I was a chubby kid from the beginning. (My Mom told me that when I was a baby, all I wanted to do was eat.) One day when I was in elementary school, a neighbor came over and told me, “Joan, if you get any fatter, you’ll be rolling down hills.” [Photos: top - Joan before losing weight; bottom - Joan after losing weight]
When I was in high school, I lost weight by counting calories. In college, I was a reasonable weight. But in graduate school, the student cafeteria offered unlimited seconds. I had always had a rampaging appetite, but my parents wouldn’t let me eat all I wanted. Now that I was away from my parents, I did eat all I wanted–though I found I always wanted more. I had heard that there was a point that, if you ate enough, you wouldn’t want any more. I never reached that point: then, or since.
I wasn’t aware that I had gained a lot of weight until my best friend’s wedding, when I didn’t fit into the formal made for me in high school. It had to be let out, and even then, I resembled a sausage stuffed in too small a roll.
In the spring of 1979, I joined a popular weight loss program. When I joined, I thought I would lose all the weight right away. Instead, it took me months. (July 1979 was “hell month.” I was so hungry I was irritable, bouncing off the walls, and almost ready to eat paint off the walls! I toughed it out and stuck to the program and eventually the intense hunger pangs subsided.) I reached my goal when I was vacationing in England and went for a weekly weigh-in.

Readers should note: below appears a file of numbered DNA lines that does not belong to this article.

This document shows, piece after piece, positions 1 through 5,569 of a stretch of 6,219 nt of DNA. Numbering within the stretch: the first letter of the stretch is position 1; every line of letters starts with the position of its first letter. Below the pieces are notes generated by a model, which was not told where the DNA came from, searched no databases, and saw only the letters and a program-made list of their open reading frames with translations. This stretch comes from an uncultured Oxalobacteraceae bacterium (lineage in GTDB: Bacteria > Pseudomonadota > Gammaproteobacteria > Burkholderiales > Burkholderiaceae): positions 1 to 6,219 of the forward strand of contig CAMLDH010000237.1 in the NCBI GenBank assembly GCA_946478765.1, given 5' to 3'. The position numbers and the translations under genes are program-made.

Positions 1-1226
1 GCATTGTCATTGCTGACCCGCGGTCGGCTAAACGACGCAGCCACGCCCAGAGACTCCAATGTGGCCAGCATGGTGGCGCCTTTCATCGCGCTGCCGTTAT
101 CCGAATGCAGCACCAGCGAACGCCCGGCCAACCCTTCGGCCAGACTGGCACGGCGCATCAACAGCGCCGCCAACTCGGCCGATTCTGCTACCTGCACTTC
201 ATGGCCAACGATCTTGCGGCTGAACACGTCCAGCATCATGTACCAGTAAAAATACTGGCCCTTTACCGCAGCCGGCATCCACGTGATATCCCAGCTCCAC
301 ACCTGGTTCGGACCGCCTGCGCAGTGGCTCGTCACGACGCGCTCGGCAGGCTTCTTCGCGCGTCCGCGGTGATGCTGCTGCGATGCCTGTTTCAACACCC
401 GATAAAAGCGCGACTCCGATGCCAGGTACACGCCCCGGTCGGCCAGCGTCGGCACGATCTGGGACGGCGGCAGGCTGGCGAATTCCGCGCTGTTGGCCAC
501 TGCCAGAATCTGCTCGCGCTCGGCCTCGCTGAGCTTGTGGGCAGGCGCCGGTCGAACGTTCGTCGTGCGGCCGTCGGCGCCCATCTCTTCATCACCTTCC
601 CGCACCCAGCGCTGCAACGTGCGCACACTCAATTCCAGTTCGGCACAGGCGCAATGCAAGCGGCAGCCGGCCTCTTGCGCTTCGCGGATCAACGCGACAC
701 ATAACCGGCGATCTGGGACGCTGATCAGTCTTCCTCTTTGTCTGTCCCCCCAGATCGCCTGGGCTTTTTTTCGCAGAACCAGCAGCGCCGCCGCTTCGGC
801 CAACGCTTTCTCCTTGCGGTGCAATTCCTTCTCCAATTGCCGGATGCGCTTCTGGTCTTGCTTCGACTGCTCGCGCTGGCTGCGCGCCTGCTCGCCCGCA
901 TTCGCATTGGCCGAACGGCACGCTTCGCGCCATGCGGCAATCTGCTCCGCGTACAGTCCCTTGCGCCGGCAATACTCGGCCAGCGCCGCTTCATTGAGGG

I completed the weight loss program on October 28, 1979. I thought when I started that I would just lose the weight and then go back to the way I was eating before, thinking (magically) that once I was thin, I could still overeat and remain thin, so the first thing I did after I completed the program was bake a batch of brownies and ate the batch. That was my wake-up call. I stayed on the maintenance program voluntarily for an entire year to make the lifestyle changes that I needed to make in order to keep the weight off permanently. I was determined never to gain it back and vowed never to put myself through “hell month” again. I have kept the weight off since 1979 and have never been more than 2 pounds over my goal weight since then (and I have 35 years of weigh-in books to prove it!). I am a member of the National Weight Control Registry (a registry of people who have lost at least 30 pounds–30 pounds over your ideal weight is the medical definition of obesity–and have kept it off for at least a year).
What I have found is this: losing weight is hard work. The harder you work, the more successful you will be. If you weigh and measure everything, write down everything you eat, and stick with the basics of the program, you will lose weight.
Once you have lost the weight, keeping it off is a matter of lifestyle. It’s important to learn to deal with stress, emotions, etc. without turning to food. Realize that you will ALWAYS want more food than it takes to maintain your current (lower) weight. Maintenance isn’t necessarily easy, but with practice, it can become automatic.
Losing my weight in 1979 was one of the smartest things I’ve done in my life. Because I’ve been at a healthy weight all these years, I’ve avoided a lot of nasty health problems. And that has motivated me to keep the weight off, permanently.
Disclaimer: The contents of these books or web pages may not be construed as a medical diagnosis, treatment, advice, claim, or substitute for a physician’s care. Consult a physician or other health care provider before starting a weight loss or exercise program. Joan's results are not typical (most people who lose weight gain it back within 5 years), and she cannot guarantee you will have the same results. Your results are up to you!